Experts Offer Advice on Everything from Sports Drinks to Mouth Guards
GLENDALE, Calif., Oct. 23 /PRNewswire-USNewswire/ -- Weekend warriors and other fitness buffs take note: your need to pay as much attention to you oral health as your cardio and muscle-building regimens.
"People today are concerned about their total health, weight issues and being healthy, yet they forget to protect their teeth and the health of their mouth," said Jean Honny, president of the California Dental Hygienists' Association (CDHA). "Exercise and diet indeed affect total health."
According to CDHA, many health-conscious Californians are unaware of the oral health dangers from the sports drinks, gels and special diets they consume during races and various sporting activities.
"Dental hygienists have received substantial education in nutrition," Honny said. "Every day we see the adverse effects of carbohydrates and sugars in a person's diet that can increase their risk of dental decay."
Distance runners, cyclists, tri-athletes and other serious athletes often experience "cotton mouth," which reduces saliva from increased air intake. This can lead to dental decay since saliva acts as a protective coating for our teeth against the acid in our mouths.
This problem is compounded when these athletes consume high amounts of carbohydrates; the breakdown of carbohydrates leads to higher acidity in the mouth. Additionally, many drinks and sports gels athletes consume during races are very high in sugar, which also contributes to dental decay.
To combat these problems, CDHA offers the following tips:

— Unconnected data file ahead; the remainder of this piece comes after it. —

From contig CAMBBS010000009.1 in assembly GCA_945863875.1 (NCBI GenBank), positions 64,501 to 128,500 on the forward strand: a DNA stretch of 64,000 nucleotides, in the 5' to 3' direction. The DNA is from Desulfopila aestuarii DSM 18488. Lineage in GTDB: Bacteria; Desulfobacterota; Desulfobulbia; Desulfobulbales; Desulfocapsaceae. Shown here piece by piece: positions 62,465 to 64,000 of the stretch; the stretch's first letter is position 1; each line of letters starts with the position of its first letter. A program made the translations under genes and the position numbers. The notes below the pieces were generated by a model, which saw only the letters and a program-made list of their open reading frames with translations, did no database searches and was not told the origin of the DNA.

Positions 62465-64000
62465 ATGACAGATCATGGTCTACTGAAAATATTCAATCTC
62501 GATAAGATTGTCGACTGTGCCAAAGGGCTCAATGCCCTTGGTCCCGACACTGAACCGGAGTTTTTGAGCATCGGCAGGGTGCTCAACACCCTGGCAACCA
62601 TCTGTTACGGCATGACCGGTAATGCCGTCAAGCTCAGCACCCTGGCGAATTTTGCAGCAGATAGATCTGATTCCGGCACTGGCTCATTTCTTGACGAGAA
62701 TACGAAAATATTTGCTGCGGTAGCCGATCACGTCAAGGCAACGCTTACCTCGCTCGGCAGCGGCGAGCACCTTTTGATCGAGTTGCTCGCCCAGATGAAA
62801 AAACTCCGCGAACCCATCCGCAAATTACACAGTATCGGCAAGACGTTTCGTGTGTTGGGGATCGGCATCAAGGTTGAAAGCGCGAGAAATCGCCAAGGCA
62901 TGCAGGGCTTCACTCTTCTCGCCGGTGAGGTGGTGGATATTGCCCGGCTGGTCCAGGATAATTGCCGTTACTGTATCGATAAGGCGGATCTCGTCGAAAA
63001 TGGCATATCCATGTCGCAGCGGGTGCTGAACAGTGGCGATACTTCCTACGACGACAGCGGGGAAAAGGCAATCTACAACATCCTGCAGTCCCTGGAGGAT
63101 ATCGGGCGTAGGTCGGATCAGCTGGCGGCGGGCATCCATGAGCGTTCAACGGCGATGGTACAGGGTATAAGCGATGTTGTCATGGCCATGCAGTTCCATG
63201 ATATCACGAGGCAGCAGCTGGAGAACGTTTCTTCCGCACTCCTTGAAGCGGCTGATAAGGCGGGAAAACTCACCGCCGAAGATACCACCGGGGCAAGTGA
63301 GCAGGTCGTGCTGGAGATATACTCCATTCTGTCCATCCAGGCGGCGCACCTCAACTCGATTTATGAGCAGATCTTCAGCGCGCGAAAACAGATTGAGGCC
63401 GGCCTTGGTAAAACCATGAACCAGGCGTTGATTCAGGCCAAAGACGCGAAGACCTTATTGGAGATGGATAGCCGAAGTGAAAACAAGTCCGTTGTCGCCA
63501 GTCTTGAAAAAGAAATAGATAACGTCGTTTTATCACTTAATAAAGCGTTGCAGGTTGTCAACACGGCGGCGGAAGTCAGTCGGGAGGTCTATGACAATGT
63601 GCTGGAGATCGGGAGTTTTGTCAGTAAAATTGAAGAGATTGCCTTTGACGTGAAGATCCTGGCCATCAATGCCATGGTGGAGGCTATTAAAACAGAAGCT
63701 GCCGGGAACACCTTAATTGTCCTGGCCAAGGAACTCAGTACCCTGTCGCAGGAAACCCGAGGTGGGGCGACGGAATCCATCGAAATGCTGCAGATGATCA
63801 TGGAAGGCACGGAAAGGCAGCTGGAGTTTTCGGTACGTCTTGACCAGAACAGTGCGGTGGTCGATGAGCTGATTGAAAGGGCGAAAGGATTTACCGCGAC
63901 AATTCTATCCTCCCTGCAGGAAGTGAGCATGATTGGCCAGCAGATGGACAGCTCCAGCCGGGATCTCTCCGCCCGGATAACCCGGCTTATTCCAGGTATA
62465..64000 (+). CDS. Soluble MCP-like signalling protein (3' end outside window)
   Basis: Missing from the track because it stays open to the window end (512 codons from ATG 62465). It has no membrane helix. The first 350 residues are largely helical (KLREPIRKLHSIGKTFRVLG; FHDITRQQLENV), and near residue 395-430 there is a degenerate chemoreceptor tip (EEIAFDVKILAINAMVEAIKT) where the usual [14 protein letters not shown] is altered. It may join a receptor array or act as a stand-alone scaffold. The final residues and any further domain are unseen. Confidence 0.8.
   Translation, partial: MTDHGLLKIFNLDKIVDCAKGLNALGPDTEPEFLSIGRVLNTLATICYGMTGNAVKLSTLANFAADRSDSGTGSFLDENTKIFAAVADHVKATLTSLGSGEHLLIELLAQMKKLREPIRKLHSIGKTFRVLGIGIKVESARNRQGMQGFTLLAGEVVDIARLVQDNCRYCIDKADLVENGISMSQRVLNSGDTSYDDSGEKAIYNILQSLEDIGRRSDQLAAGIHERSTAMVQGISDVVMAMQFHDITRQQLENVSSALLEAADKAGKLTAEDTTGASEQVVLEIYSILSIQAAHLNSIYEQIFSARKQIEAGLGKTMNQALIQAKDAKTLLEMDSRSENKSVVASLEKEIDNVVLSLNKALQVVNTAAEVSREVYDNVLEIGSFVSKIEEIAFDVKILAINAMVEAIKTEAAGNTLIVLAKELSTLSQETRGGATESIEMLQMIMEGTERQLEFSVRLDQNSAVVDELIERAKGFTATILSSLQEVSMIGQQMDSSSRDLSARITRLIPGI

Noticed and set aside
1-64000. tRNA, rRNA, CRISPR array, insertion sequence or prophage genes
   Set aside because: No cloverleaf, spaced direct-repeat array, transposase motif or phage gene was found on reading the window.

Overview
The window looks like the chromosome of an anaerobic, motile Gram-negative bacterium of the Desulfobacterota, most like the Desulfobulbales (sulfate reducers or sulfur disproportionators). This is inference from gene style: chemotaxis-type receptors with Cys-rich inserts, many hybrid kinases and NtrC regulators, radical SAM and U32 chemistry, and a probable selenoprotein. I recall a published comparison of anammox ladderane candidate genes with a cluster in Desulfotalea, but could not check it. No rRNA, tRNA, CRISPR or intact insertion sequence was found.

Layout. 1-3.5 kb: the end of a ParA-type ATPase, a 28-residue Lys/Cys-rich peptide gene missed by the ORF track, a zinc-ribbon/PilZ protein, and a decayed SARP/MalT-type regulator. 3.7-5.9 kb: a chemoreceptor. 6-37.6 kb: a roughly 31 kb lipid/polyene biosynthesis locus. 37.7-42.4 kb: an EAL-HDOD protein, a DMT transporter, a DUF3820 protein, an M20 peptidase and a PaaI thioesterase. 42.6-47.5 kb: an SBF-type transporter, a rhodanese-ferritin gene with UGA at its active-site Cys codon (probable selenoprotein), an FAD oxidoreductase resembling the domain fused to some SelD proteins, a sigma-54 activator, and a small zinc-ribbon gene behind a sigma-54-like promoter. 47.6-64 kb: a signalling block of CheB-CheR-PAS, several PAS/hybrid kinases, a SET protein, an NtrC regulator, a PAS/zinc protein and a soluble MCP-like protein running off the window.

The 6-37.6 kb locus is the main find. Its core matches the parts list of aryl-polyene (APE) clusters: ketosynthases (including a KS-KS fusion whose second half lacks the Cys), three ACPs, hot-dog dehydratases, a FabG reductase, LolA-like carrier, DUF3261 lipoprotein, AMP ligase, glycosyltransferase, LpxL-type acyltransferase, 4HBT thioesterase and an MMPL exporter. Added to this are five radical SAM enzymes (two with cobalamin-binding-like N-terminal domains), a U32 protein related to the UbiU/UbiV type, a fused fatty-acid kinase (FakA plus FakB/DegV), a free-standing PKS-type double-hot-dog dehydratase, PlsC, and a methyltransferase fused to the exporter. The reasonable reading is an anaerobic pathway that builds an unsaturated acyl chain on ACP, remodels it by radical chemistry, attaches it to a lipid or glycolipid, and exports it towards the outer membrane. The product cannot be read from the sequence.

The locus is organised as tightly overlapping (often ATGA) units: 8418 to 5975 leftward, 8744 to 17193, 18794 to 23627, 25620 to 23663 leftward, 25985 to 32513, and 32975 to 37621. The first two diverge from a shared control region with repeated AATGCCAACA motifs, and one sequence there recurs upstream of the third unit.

-- Use xylitol-containing products such as chewing gum between
workouts and meals to generate re-mineralization of teeth
-- There are some sports drinks companies starting to use xylitol
as a sweetener, use them if you can find them
-- Carry a bottle of water or cup of ice while racing or working
out to rinse the mouth after you consume a gel, drink, or bar.
This also helps relieve dry mouth
-- Use an appropriate fluoride rinse and toothpaste that contains
-- Brushing teeth well for at least two minutes and flossing daily
are your best defense against dental decay
-- Visit your dental hygienist at least once every six months
In addition these tips, even the most casual weekend warrior should invest in a plastic mouth guard.
"It's a small price to pay to protect your teeth," said CDHA's Honny, who cited a National Sports Foundation estimate that more than five million teeth are lost each year during sports activities. "In many cases, the athlete could have prevented the injury simply by wearing a mouth guard."
The California Dental Hygienists' Association (CDHA) is the authoritative voice of the state's dental hygiene profession. While registered dental hygienists have worked in the state for nearly a century, CDHA was established 20 years ago when two regional associations merged to form a unified professional group. CDHA represents thousands of dental hygienists throughout the state and is dedicated to expanding opportunities for the profession and access to care for all Californians. For more information, visit http://www.cdha.org.
|SOURCE California Dental Hygienists' Association|
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